Here I am, just after arriving at St. Pancras. You wouldn't believe how excited I was at this moment. Thomas was stressed and tired of dragging around a big suitcase, but to me everything--and I mean everything, down to the pigeons wandering around the train station--was magical. Just magical.
We stayed in a flat in Kensington that we got connected to through Thomas's dad's office at Truman. Though we didn't spend a lot of time there, it was really nice to have that much space, including a kitchen. We were exhausted when we got back every night and it was nice to have somewhere that felt homey. Best of all was the location--it's in a great part of London, a very nice area close to grocery stores, restaurants, Kensington Gardens and Hyde Park, and, most importantly, only about a 3 minute walk from an underground station. 
heading into the flat for the first time!
After arriving at the flat, we finally set down our luggage, unpacked, went grocery shopping, freshened up, and then set out to enjoy our first evening in London. Our dinner that night was the fanciest (and priciest) of our whole trip. We ate at a restaurant called Maggie Jones's, just about a 5 minute walk from our flat. It was decorated in the style of an English farmhouse, with baskets of dried wheat and lavender hanging from the ceiling, candles dripping wax down the sides of old wine bottles, farmhouse tables, and willow ware dishes. We adored it. And the food was you will see, I took a few too many pictures of it :)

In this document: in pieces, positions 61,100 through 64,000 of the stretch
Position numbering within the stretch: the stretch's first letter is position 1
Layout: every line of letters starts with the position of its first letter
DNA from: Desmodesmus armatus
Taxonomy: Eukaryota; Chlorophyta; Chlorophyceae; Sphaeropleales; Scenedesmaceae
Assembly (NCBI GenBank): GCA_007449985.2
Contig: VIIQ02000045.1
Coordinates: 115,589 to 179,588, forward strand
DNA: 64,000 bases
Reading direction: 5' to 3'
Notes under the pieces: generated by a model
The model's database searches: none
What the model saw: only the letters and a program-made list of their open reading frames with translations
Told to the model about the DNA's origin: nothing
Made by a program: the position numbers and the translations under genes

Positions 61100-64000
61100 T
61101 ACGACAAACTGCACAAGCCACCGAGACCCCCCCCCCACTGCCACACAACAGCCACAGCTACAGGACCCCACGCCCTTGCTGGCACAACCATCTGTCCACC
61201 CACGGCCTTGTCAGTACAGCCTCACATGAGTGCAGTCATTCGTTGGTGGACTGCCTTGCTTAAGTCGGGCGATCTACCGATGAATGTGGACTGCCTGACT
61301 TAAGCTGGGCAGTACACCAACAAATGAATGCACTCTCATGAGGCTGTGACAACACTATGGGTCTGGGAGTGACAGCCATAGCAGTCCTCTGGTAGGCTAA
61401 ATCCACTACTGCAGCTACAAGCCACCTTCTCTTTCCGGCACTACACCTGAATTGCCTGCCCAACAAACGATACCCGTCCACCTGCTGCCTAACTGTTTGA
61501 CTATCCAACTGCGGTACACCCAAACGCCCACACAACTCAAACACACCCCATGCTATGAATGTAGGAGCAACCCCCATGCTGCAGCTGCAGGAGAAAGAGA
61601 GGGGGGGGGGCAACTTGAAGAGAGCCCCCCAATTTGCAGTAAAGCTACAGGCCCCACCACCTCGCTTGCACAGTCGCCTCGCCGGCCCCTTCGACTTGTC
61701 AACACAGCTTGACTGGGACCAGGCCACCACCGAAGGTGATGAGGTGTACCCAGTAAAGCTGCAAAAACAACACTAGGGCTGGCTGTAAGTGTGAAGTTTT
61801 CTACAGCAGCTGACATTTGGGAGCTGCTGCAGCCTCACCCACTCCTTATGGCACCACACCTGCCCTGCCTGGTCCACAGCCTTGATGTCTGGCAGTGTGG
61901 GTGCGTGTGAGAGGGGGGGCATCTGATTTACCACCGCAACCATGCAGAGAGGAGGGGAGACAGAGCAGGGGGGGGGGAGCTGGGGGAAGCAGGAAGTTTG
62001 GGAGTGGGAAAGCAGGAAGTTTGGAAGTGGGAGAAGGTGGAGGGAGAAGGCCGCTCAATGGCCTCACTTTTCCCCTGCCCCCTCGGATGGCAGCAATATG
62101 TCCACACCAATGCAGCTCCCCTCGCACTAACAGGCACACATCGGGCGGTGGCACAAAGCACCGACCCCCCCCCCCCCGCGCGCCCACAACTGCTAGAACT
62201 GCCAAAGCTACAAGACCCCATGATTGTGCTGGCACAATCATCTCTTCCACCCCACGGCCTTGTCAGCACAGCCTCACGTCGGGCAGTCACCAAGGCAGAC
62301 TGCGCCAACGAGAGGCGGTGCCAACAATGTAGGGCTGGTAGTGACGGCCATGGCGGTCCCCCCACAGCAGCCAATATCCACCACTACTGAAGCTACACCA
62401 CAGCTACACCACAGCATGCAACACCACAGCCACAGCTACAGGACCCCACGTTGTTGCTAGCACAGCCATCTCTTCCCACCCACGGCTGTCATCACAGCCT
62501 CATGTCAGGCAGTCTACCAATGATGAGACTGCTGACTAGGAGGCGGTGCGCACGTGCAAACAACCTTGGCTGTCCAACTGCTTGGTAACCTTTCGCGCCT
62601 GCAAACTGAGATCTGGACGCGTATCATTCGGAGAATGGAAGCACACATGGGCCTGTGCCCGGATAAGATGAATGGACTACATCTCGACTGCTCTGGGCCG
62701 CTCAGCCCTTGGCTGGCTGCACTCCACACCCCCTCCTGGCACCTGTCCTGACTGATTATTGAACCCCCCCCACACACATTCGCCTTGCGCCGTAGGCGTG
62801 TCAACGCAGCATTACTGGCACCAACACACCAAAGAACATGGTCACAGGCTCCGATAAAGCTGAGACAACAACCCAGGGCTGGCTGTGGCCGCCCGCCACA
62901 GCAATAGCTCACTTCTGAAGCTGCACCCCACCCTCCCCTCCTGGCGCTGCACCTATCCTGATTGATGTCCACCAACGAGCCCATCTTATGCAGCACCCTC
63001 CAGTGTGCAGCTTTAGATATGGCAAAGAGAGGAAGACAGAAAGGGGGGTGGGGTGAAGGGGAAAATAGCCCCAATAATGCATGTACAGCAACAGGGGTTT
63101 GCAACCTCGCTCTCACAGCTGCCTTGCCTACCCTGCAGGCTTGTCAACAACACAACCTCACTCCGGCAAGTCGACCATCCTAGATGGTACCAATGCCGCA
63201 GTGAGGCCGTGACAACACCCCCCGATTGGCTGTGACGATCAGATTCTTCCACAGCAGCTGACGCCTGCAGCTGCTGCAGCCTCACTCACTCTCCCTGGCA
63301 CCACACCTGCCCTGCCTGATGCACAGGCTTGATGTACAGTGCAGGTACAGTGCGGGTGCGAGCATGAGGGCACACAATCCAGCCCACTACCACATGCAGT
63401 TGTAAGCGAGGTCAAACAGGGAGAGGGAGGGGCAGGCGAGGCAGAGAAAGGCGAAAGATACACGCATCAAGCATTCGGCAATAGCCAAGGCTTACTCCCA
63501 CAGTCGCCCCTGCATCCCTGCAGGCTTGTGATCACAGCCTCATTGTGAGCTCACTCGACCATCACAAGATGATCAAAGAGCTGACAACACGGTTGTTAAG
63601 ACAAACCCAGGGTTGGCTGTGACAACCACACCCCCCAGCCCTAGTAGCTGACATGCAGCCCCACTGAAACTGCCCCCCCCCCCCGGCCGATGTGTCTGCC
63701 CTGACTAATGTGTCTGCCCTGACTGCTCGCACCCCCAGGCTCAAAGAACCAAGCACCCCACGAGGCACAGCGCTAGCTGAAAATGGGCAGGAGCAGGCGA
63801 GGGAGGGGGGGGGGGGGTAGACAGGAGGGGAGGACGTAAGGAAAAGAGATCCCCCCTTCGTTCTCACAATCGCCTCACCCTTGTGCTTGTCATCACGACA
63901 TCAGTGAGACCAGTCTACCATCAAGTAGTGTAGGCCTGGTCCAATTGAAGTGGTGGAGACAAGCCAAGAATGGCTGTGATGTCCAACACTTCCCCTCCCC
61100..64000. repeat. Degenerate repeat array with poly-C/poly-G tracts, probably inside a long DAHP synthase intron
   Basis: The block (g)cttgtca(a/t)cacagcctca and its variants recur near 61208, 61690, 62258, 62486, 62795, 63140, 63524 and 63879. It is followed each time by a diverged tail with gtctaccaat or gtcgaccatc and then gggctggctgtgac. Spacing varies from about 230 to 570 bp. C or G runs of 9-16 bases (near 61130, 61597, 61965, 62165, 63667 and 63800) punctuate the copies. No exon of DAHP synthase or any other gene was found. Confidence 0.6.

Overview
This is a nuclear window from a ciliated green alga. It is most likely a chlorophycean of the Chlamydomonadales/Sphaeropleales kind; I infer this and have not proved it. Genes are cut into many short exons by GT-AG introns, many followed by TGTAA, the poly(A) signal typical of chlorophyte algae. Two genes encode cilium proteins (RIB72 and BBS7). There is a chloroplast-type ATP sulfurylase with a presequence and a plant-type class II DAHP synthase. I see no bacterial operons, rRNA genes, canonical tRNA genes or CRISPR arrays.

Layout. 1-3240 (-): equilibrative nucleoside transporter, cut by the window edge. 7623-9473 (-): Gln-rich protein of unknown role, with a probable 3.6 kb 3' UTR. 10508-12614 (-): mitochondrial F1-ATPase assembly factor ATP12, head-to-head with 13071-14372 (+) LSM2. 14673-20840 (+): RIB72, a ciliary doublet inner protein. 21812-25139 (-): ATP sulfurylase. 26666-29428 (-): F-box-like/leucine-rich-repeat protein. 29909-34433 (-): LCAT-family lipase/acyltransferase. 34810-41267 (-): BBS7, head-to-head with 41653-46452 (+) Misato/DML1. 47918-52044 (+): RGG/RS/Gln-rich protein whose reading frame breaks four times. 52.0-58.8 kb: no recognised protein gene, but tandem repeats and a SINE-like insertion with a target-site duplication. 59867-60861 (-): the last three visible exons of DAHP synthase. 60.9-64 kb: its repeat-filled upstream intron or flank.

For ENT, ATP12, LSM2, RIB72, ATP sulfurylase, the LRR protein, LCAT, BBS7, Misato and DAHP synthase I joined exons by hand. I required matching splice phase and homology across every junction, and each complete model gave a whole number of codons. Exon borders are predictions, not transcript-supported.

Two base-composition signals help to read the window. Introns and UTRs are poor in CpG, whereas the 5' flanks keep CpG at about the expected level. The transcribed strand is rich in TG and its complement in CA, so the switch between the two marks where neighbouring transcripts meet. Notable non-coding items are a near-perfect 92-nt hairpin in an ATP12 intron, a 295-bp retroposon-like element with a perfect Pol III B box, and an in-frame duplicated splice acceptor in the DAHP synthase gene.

And the food... we just loved everything. Hands down our best meal of the trip.
First course: onion soup for me--oh my word. so, so, so flavorful and delicious.
and for Thomas, venison terrine
main course: for me, Scottish sirloin steak with a red wine and mushroom sauce, and for Thomas, guinea fowl, along with mashed potatoes, vegetables, and two delicious kinds of gravy for both of us
finally, dessert: bread and butter pudding for Thomas and apple crumble for me
After thoroughly enjoying our meal, we went on a loooong walk. We walked to Kensington Palace and through Kensington Gardens, to Marble Arch on the far side of Hyde Park, did a self-guided walking tour through the park, and then decided to walk back to our flat all the way from Hyde Park Corner.
Kensington Palace
me with the Queen Victoria statue
Peter Pan statue (Peter Pan in Kensington Gardens is another J. M. Barrie novel)

we thought these looked like Truffula Trees from The Lorax so we took a picture for Jamie
Marble Arch
None of our pictures after this turned out that well because it got too dark. As I mentioned, after we spent considerable time in Hyde Park and exited at Hyde Park Corner, we walked all the way back to our flat. It was rather a long walk but an interesting one, that took us past places such as Harrods and the Royal Albert Hall. You can tell it was our first night because every subsequent night our feet were in such excruciating pain by the end of the day that we never for one moment would have considered such a thing. But that night they weren't killing us yet and it was so great to be out, just the two of us, walking through London late at night. A perfect first day in England.